Little boy: ‘Huh?’

But Neener does not hear him. She’s still spazzing out, and is now making weird noises to boot. And remember, she’s not even the Autistic one. No, the Autistic one is on someone’s lawn eating clover. Dear God, I hope it’s just clover she’s eating.

Me (translating): Uhh, I think she likes your shirt. It says Basketball on it.

Little boy: Oh. Yeah. I’m going to my girlfriend’s house. See ya!

Neener: Thomas loves basketball! Thomas loves basketball! Bye Thomas! Thomas loves basketball, Mommy! It said basketball on his shirt!

Me: Yeah, I saw that.

Roo (remnants of clover on her breath): Thomas is my best friend!

We’ve done role playing, we’ve tried to practice being less…uh…random when trying to strike up a conversation with other kids. Some of it has obviously sunk in, but socializing is just not something that comes easy to my kids. So, I think I’m going to have to have a surefire friend-making currency on hand. Something that will let my kids bond with other kids, without relying too much on their ability to engage in social discourse that is not weird. I’m thinking cupcakes. At this age, kids are more than happy to define their friends as the people who give them stuff, rather than the people who think up fun games, or the ones who are sparkling conversationalists, or the ones who don’t eat clover or wear their glasses at the insane angle while flapping and flopping and shouting about what’s on your t-shirt. And who can think about small talk when your mouth is full of cupcake! To the average five year old, friends are the ones who offer you cupcakes. Good cupcakes. Chocolate cupcakes. Best friends bring cupcakes with sprinkles. And icing. Lots of icing.

So naturally, I’ll keep plugging away, trying to help Neener and Roo develop their social communication skills. I’ve also fully accepted that they are both marvelously odd children, and many other kids just won’t get them no matter what they or I say and do. But I still want them to experience the pleasures of friendship, even that superficial five-year old type of friendship that revolves around the exchange of goodies. So, the next time we head out to a place where I know we’ll run into potential playmates, I’ll be well prepared to grease the wheels of social interaction for Neener and Roo. With lots and lots of chocolate icing.

Hello City. Goodbye Life.

18 06 2008

Rumour has it that the Barenaked Ladies song Hello City is about the very place we now call home. It’s a song about how much this city sucks. About being stuck here. Feeling out of place. Wishing to be somewhere else. And it’s on a steady loop in my head these days. Hello city. You’ve found an enemy in me. Now don’t get me wrong, there are things I really love about our new life. I love our spacious house, complete with windows, a basement and a gigantic washing machine. I love our quiet, tree lined street, and I love seeing Neener and Roo able to run and play in our grassy backyard. I love the looks of the school they will be attending in the fall. I love that my sweet Mr. now has his dad and my brother and some old high school friends to golf, play basketball and hang out with. I love that my little family is happy and at home here. What I don’t love is that I’m not happy or at home here so far. I feel guilty as hell about saying this, but the truth is I’m still swamped with regrets about coming here, even though I know it’s better for my husband and my kids. So far, it does not feel like it’s any better for me. In fact it feels like it’s getting worse. Pardon me while I throw myself a little pity post party here.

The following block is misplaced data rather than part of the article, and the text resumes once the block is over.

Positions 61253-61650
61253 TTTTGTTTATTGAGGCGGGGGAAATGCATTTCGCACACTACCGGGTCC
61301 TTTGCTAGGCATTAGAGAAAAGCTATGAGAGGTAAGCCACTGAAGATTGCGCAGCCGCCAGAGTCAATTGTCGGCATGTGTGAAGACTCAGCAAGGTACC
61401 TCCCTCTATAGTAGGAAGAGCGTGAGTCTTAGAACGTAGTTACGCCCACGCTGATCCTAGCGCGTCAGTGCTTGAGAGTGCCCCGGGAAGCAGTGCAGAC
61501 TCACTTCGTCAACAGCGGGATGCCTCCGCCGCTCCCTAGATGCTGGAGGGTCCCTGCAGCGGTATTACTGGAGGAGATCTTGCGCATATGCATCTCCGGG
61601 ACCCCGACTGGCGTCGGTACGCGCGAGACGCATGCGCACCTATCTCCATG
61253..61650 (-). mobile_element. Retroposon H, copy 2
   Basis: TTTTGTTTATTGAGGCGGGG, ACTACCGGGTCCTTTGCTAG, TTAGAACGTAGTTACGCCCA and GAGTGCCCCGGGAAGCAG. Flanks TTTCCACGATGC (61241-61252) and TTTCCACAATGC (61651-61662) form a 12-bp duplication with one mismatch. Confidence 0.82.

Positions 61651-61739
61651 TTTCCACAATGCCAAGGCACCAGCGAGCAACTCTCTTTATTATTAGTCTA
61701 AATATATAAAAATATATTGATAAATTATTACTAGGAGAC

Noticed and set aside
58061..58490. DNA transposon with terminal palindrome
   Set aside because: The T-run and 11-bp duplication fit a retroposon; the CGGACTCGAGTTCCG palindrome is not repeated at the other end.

Although I am very much jobless, it turns out that my Mr. has had an easy time picking up some house painting work, which is great because god knows we can use the money. Unfortunately, that leaves me alone in the house with three kids for fair chunks of time. ‘So what?’ you might be thinking. Wasn’t I alone with three kids for much longer chunks of time in a much smaller place before we moved? Yep, I sure was. But this is radically different. Before, I was not alone in a partially set-up disaster zone. It was a fully set-up disaster zone, thank you very much. I knew where all our stuff was, and it was not in boxes on one of three levels of a house. It was all right there on the floor in front of us. Right where we left it. Before, Neener and Roo were out of the house for two and a half hours every morning, giving me a much needed break from their less than endearing five-year-old-ness. Only now do I realize how much I and they needed school to keep us all sane. Before, when I needed adult social contact, I could plop Squiggles in her carrier, walk out the door, stop in to say hi to my Mr. at work, and have a big cup of coffee and the company of people I’d grown to know and love at the local parent-child centre, within 15 minutes. Now, I would need 1) a car and 2) a driver’s license to get to anything that even remotely resembles a parent-child centre. The best I can do without wheels and a license is what I discovered today: a completely unstructured chasm of chaos they call a playgroup. And it’s in a church. Run by women whom I suspect are ‘mommies.’ (Me, I’m more of a mama, possibly even a mutha type of chick. But the semantics of mother nomenclature is a post for another day.) Oh, and this playgroup closes for the summer as of next week. And it took me and my 20 pound passenger half an hour – in the cold coastal wind and rain – to walk there this morning. And I don’t even think they had coffee. If they did, they did not want me to know about it. Before, I may have been a stay-at-home mother, but I had the comfort of a social life and a familiar neighbourhood where everything I wanted or needed was just a short stroll away. Now, I’m a stuck-at-home mother with too many kids and not enough friends, in a strange place that requires reliance on either a car or shitty public transit if I’m ever going to find my groove. It never occurred to me that saying hello to this city meant saying good by to my happy little life. Until now.